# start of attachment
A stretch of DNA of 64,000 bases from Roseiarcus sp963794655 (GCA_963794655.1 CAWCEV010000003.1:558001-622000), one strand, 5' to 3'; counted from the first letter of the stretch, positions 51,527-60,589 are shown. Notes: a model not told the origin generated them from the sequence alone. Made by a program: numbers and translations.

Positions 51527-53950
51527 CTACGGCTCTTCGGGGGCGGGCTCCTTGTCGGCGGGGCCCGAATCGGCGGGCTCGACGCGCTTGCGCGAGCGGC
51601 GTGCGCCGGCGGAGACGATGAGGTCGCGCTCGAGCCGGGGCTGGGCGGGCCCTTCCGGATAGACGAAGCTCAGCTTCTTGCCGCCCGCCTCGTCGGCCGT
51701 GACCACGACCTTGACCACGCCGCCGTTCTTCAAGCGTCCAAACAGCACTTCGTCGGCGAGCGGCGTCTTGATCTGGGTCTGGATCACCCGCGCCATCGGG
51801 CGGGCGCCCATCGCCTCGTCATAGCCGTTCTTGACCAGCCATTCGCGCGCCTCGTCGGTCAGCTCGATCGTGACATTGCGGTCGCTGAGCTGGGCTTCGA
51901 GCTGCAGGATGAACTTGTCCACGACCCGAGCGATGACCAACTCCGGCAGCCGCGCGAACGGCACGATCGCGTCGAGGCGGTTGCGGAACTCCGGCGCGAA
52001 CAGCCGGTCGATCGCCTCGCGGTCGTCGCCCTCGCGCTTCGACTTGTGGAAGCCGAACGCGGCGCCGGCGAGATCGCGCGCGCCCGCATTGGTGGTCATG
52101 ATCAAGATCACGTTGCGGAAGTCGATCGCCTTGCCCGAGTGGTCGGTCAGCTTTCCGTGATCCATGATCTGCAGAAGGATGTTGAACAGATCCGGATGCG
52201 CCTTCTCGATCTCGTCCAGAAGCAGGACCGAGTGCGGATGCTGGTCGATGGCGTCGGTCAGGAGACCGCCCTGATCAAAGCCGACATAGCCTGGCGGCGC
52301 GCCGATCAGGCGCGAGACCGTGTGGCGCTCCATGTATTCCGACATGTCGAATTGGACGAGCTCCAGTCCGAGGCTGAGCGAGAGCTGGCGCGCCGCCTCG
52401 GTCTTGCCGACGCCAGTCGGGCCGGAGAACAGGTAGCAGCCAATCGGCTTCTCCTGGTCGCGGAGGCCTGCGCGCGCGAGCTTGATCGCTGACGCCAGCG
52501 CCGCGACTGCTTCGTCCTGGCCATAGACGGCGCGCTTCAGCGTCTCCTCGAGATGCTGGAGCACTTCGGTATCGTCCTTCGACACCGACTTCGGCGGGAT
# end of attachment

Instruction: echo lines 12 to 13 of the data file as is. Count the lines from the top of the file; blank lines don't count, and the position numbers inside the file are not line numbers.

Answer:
52401 GTCTTGCCGACGCCAGTCGGGCCGGAGAACAGGTAGCAGCCAATCGGCTTCTCCTGGTCGCGGAGGCCTGCGCGCGCGAGCTTGATCGCTGACGCCAGCG
52501 CCGCGACTGCTTCGTCCTGGCCATAGACGGCGCGCTTCAGCGTCTCCTCGAGATGCTGGAGCACTTCGGTATCGTCCTTCGACACCGACTTCGGCGGGAT